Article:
This continues the story from Part 1. By Pikodoodle
Clearing the weeds
After leaving the U.S., I didn’t talk to the Guy for two years, except once. Partly because he was still in college and partly because I was only twenty-two and preferred a cold war.
That one time we talked was when he brought an American roommate home for a summer visit. Over lunch, he gushed about his first trip to Japan and all his adventures. On my end, I only wanted to say, “Get your stuff out of my house.”
A bunch of his nerdy stuff had ended up in my parents’ house somehow. It must have trickled there over the summers. Star Trek movies, transformable robots, and a stack of DS cartridges.
Since leaving college, I had hardly thought of him. But I had picked up the DS again.
In fact, I had invested a veritable sum to order the Japanese box set of Ni no Kuni, a beautifully drawn RPG for the DS. It was an incentive to work at learning Japanese; I had been taking night classes twice a week after work.
But the game was too difficult. I put it aside in favor of Rune Factory, a farming simulator that I hoped would scratch my Harvest Moon itch. Thinking fondly of my emulator days, I also invested in an old Game Boy Advance title, Final Fantasy VI. I liked that the DS Lite had an additional slot just for GBA cartridges.
Console Guy had once shown me that slot. It was several times larger than the DS slot itself.
He slipped Wario Ware, Inc. into the GBA slot of my DS and introduced a comical game that involved quick time-sensitive tasks, like cracking an egg, avoiding a giant stamping foot, and inhaling nose boogers. It was delightfully moronic. We spent an hour giggling over Wario Ware.
I wonder whether we had laughed more or quarrelled more in those days. Despite the quibbles, we did have many good times and a lot in common. In fact, I hadn’t noticed how much we had in common. . . I’d been too busy nitpicking over our differences.
The next Pokemon
Funny thing: Console Guy and I got back together eventually. That’s another story, though.
It kicked off with a long-distance relationship. When we got fed up with the blandness of dating over Skype, I returned to Texas, where he still was. Almost like old times, except we were both in graduate school now. Soon after, he proposed with a bagful of carrots and potatoes and a ring.
Graduate school meant a lot less time for games, but I brought my DS along anyway.
For my birthday or Christmas, he’d buy me a surprise game. Chrono Trigger was the first. I’d played it on emulator and was thrilled to have it on the DS. Then came Zelda: Spirit Tracks, to continue my Zelda adventure.
Far from being time-wasters, the games were perfect for grad school life.
I had trouble falling asleep at night from school-related anxiety and from papers that would keep writing themselves in my brain. But the DS took my mind off everything and eased me into sleep before midnight.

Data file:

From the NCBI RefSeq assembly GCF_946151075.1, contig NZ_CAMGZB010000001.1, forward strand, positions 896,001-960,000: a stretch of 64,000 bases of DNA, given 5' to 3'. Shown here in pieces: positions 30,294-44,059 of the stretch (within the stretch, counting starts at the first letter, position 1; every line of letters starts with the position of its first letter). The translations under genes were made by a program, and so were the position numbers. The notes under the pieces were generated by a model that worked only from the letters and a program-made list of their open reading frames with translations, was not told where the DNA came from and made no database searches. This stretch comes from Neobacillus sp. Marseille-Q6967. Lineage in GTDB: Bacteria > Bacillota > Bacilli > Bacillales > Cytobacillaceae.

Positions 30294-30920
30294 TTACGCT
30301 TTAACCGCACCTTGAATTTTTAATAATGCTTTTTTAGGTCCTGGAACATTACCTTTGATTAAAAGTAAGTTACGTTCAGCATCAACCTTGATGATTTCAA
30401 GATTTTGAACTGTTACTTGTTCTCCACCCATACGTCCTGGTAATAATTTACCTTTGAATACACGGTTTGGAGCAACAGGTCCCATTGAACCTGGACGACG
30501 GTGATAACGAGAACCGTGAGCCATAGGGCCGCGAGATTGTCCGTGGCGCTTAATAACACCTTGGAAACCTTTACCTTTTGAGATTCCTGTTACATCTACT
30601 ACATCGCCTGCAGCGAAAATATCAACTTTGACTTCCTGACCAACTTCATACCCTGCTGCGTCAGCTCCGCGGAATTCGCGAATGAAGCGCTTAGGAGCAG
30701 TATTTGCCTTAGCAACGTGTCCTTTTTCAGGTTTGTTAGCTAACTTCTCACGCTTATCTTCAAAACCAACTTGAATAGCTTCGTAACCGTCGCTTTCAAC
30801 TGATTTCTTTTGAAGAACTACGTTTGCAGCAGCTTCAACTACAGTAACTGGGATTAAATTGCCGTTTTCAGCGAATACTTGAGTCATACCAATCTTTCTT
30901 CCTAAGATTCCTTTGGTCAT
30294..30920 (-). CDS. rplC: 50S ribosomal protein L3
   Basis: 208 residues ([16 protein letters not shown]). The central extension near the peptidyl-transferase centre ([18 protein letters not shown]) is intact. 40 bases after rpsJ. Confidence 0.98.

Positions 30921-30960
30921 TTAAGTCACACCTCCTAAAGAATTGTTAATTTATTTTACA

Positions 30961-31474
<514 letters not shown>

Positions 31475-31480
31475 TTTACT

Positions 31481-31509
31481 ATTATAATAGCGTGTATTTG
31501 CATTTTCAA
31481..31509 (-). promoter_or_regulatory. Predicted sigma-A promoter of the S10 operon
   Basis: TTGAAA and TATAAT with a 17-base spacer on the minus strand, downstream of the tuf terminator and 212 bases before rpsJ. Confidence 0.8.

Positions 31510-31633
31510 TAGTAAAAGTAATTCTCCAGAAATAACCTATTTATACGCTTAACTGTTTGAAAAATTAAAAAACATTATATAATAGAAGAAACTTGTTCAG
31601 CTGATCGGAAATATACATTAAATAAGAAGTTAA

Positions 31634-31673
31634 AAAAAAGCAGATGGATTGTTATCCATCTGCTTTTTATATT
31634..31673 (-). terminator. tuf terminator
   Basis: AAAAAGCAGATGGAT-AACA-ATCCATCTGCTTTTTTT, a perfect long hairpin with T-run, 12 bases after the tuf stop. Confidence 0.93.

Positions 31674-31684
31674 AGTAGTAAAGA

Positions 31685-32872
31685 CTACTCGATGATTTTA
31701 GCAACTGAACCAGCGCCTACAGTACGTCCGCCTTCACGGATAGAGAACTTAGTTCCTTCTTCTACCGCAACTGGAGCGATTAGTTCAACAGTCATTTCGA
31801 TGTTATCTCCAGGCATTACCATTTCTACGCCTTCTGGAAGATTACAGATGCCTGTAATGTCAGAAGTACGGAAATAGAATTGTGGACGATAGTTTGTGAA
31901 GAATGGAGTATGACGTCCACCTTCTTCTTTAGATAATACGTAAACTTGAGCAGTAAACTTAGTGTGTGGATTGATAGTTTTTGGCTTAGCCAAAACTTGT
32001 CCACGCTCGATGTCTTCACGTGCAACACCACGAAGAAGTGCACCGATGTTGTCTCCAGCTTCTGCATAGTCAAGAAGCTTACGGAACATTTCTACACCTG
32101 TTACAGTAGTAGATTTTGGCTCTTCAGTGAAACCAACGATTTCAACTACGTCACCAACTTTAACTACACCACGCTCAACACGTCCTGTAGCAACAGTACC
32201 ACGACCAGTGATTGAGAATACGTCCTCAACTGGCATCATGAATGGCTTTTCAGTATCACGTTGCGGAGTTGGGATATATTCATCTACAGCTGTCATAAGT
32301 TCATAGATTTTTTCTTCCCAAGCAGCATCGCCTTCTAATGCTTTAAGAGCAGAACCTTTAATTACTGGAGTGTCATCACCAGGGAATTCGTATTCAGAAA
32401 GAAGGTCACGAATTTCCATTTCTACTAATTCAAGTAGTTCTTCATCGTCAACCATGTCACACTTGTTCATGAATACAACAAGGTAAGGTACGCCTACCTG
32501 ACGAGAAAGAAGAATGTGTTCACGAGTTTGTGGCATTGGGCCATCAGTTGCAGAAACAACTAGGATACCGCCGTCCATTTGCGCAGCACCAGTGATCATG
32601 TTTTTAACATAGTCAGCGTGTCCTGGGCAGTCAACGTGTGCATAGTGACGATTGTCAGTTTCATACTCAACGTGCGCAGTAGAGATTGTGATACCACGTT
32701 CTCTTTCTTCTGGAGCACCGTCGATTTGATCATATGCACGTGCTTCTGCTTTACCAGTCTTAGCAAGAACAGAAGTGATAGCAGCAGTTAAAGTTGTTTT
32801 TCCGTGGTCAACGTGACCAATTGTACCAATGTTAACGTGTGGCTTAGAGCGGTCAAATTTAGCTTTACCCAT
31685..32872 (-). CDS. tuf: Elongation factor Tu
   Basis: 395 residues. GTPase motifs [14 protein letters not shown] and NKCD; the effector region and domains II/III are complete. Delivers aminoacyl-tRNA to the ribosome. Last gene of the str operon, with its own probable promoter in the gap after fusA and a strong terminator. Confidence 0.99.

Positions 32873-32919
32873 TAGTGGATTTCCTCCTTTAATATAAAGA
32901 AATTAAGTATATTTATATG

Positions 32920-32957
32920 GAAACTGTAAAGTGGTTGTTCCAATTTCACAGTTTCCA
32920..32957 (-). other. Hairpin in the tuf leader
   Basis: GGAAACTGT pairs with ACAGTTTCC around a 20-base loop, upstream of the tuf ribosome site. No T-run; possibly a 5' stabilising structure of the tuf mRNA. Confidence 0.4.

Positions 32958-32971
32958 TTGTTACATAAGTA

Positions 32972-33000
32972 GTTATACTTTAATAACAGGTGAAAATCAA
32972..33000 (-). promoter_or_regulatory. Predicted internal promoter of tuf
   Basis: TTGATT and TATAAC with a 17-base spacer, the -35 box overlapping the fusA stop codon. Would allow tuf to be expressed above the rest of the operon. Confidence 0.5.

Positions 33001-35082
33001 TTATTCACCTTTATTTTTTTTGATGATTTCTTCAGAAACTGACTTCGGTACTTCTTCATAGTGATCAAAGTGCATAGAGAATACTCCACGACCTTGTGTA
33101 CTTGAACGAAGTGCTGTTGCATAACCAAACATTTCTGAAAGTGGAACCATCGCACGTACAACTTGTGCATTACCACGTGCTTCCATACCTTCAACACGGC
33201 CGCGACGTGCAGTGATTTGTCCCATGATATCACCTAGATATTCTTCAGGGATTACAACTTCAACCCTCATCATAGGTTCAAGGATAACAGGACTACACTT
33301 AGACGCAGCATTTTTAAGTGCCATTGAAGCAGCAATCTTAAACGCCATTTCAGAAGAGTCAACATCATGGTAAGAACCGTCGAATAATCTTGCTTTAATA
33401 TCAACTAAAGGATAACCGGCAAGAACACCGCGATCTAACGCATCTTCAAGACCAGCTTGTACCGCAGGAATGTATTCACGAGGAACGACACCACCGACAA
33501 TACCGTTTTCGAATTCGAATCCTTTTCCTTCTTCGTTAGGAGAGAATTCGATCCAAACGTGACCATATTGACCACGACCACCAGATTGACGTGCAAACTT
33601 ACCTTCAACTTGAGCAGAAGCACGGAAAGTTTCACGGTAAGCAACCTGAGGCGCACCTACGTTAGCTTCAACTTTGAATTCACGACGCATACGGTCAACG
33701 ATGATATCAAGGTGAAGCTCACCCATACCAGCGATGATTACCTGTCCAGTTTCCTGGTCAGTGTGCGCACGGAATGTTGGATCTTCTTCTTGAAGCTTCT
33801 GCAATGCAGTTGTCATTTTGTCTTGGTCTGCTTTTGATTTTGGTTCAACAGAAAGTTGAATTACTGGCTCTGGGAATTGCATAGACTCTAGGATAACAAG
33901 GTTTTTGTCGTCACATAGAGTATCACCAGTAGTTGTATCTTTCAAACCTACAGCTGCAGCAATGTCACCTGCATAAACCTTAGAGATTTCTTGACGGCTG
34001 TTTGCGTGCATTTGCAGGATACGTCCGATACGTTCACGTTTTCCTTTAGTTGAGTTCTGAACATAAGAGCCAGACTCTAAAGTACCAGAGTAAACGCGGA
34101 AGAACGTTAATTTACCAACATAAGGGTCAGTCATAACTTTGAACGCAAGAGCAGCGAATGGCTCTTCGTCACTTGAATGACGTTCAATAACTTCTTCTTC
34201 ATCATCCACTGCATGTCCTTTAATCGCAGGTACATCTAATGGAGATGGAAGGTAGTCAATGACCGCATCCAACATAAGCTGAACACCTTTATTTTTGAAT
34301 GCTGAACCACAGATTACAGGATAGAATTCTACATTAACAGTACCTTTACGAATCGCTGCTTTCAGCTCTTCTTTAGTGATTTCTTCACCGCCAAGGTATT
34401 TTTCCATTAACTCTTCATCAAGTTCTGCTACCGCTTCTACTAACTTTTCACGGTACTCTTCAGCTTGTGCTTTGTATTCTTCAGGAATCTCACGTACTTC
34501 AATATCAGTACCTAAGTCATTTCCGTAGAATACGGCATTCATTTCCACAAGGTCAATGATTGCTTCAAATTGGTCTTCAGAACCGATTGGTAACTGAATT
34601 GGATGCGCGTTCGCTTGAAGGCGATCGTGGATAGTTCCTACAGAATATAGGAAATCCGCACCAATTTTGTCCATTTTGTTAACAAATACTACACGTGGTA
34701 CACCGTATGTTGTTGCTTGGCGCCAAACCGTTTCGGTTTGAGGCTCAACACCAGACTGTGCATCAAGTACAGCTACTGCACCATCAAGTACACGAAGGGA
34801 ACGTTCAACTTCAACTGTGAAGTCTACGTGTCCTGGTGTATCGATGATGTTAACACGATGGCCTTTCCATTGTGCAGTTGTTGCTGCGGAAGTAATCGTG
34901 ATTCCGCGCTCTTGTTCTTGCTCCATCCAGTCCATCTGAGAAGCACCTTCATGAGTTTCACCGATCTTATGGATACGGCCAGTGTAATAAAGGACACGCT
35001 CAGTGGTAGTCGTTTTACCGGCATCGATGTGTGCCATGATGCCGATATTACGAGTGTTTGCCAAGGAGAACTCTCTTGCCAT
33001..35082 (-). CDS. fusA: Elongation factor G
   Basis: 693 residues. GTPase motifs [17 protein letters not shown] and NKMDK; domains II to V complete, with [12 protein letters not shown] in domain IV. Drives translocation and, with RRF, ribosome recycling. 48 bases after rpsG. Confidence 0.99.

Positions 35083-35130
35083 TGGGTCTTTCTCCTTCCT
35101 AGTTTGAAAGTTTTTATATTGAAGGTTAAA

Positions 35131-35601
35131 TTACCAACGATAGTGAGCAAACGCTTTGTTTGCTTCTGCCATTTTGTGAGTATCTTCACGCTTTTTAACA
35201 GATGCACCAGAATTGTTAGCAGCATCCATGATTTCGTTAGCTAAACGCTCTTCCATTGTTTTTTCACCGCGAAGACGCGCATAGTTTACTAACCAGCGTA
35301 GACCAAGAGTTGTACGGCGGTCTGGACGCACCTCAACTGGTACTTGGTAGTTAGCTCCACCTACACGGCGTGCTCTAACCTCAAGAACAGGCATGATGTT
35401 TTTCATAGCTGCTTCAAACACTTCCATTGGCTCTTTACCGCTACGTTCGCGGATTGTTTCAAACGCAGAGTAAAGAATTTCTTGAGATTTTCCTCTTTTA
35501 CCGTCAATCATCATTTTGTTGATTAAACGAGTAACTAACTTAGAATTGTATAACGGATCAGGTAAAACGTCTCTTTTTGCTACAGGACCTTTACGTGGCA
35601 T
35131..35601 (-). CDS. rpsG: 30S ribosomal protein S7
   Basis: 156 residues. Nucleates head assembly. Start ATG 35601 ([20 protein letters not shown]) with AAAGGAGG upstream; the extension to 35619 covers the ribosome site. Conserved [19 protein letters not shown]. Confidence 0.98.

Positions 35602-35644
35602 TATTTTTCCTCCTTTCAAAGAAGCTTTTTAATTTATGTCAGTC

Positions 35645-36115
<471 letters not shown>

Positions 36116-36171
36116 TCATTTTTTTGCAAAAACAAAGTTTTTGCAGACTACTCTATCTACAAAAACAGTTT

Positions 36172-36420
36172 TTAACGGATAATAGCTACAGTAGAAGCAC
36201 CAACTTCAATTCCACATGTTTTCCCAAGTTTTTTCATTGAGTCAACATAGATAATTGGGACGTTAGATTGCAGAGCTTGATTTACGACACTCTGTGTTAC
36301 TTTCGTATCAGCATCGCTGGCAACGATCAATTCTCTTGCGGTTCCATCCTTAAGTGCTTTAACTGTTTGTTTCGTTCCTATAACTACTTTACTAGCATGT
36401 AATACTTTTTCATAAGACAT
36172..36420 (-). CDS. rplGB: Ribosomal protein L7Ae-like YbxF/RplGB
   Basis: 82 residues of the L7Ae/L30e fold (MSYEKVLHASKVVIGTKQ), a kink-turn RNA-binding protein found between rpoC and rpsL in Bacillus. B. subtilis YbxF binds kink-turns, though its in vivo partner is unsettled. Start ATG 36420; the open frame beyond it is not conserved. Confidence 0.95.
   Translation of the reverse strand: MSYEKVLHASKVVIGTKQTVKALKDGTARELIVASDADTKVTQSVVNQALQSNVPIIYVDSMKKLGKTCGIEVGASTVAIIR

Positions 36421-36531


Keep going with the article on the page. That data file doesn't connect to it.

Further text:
I bought the Guy games too, except I would ask in advance what he wanted.
The answer was always “the next Pokemon” and that began to irritate me. How could he keep playing Pokemon after Pokemon?
“Isn’t it basically the same game?” I argued.
“It is,” he’d say.
“Didn’t you get annoyed with the last one and say you’ll never play Pokemon again?”
“I did. But I still wanna play the next one.”
Flabbergasting. But I learned to accept him as he was.
I’ve learned again and again since. It takes practice.
Marriage came with more games, more consoles, and more debates over how to spend our shared finances. I was skeptical about every new console on the market. He coveted each one.
The 3DS? We had one, and I liked Fire Emblem, but preferred the old DS’s longer battery life and how comfortable it felt in my hands.
The PS Vita? “What’s there to play on it?” I asked, and only conceded to buy it because I had always wanted to play Final Fantasy X.
The PS4? Hold on a sec. I don’t buy state-of-the-art consoles. That’s just not how a responsible adult spends money. No matter how much you make puppy eyes at me. . . At least, until I realized that was the kind of thing my parents believed and I didn’t have to be a clone of my parents.
The Guy and I were our own family unit now. We had to decide what was good for us, as a couple.
Link to the past
We bought the PS4 and lugged it with us to Japan, where the Guy had accepted an English-teaching opportunity. His 3DS and my faithful DS tagged along. They saw us through a rough season of adjustment.
When the Guy was depressed or homesick, he’d asked, “Is it okay if I spend some time alone, zombie-ing on Pokemon?” or “Wanna play some PS4 together?”
I’d always say, “Yeah! Sure.”
These days, he’s feeling pretty adjusted and is eyeing the Nintendo Switch. (But for once, I’ve put my foot down.)
Meanwhile, my Japanese has improved and I’ve picked up Ni no Kuni again. Seven years after its release, the Ni no Kuni’s graphics may look a little outdated, but it’s still pretty — even breathtaking at times — and Joe Hisashi’s orchestral track will always be a masterpiece. When I don’t feel like reading too much, I switch over to the Japanese version of Harvest Moon: More Friends of Mineral Town and micromanage my farm.
In the 10 years since I met Console Guy, several new consoles have emerged on the market, but I find myself returning to the DS often. It’s not just the excellent quality of games crafted for the platform. Or its sleek, elegant design. Or just because I’m a huge fan of 2D.
It’s the feel of the past.
It’s memories, history. Adventures I’ve been on. And whom I’ve had them with.